Current facial recognition technology can work well, but is far from perfect. Despite its shortcomings, it demonstrates its value by reducing the workload of investigators, effectively augmenting their role. Facial recognition for personal use – such as tagging photos and authenticating access to your smartphone – is a very different application and should not be confused with mass surveillance at city and state level. There is a real chance of that biometric data being leaked, stolen or hacked and it is the associated privacy and human rights risks of the technology that we must continue to address through ongoing legislation combined with improved technical controls.
Sam Bakken, Senior Product Marketing Manager at OneSpan:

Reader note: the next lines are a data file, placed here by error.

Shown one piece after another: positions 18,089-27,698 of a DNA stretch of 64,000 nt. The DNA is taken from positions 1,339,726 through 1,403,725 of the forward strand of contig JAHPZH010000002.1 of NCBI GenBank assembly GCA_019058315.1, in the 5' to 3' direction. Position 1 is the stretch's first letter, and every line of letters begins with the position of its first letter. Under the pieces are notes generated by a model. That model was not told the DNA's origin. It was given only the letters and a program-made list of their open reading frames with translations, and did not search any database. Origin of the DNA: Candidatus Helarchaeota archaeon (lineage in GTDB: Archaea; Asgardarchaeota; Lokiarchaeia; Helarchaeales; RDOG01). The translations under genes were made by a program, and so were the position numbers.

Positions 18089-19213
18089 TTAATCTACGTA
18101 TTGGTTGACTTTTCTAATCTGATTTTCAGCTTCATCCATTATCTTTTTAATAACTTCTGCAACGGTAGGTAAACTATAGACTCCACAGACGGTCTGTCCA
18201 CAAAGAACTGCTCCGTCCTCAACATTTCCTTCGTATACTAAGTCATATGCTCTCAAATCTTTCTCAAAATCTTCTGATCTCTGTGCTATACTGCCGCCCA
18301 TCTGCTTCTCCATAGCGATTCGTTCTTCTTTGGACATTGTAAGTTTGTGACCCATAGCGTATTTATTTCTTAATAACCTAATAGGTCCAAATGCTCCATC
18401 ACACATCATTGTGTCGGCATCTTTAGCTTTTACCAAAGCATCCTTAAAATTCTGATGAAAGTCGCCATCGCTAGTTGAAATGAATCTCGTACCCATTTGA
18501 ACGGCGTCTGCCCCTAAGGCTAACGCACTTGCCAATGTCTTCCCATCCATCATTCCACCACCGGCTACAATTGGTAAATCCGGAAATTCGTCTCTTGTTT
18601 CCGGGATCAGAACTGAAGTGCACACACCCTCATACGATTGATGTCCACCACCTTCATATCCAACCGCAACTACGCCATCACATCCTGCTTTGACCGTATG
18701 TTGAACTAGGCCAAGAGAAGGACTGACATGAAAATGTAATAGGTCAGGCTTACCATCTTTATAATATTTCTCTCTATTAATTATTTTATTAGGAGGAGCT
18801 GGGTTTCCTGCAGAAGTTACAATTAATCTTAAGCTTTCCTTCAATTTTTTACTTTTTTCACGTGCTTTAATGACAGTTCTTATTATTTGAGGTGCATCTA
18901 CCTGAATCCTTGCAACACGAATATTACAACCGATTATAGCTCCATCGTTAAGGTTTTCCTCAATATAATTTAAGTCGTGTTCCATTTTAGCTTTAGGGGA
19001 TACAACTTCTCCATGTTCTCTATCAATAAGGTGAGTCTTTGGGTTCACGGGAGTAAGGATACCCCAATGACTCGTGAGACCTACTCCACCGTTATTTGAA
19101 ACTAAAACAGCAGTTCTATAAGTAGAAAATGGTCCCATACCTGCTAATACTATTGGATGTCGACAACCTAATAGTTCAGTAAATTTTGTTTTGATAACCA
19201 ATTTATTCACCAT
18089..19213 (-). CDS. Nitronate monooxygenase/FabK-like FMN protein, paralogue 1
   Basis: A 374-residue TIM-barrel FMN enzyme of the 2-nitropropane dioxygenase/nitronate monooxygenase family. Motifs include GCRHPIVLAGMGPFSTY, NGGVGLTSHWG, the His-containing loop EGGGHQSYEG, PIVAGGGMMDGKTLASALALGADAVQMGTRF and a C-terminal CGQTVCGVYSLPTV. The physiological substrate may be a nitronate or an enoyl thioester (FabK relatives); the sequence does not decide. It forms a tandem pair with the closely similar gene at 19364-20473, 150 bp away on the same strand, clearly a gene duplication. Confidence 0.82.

It’s good to see legislators and others taking technological innovations seriously – especially in terms of this one-to-many use case where facial recognition might be used to pick a face out of a crowd.
It’s important to remember though that one-to-one use cases such as that facilitated by Apple Face ID and other technology whereby a user willingly enrolls in the system to allow them to unlock their phone or log-in to other accounts using their face makes it easy and convenient for consumers to add an additional layer of security to their mobile devices and accounts.
John Gunn, CMO at OneSpan:
This is backwards thinking when it comes to public safety and an equally illogical argument could be made against using finger prints and DNA evidence, which are also left behind without intent or permission, but are instrumental in providing leads that solve countless crimes and bring violent criminals to justice. We have a constitutional presumption of innocence that protects us. If facial recognition or finger print matching or DNA testing provides clues to law enforcement agencies, they should not be barred from following up on them.
Michael Magrath, Director, Global Regulations & Standards at OneSpan: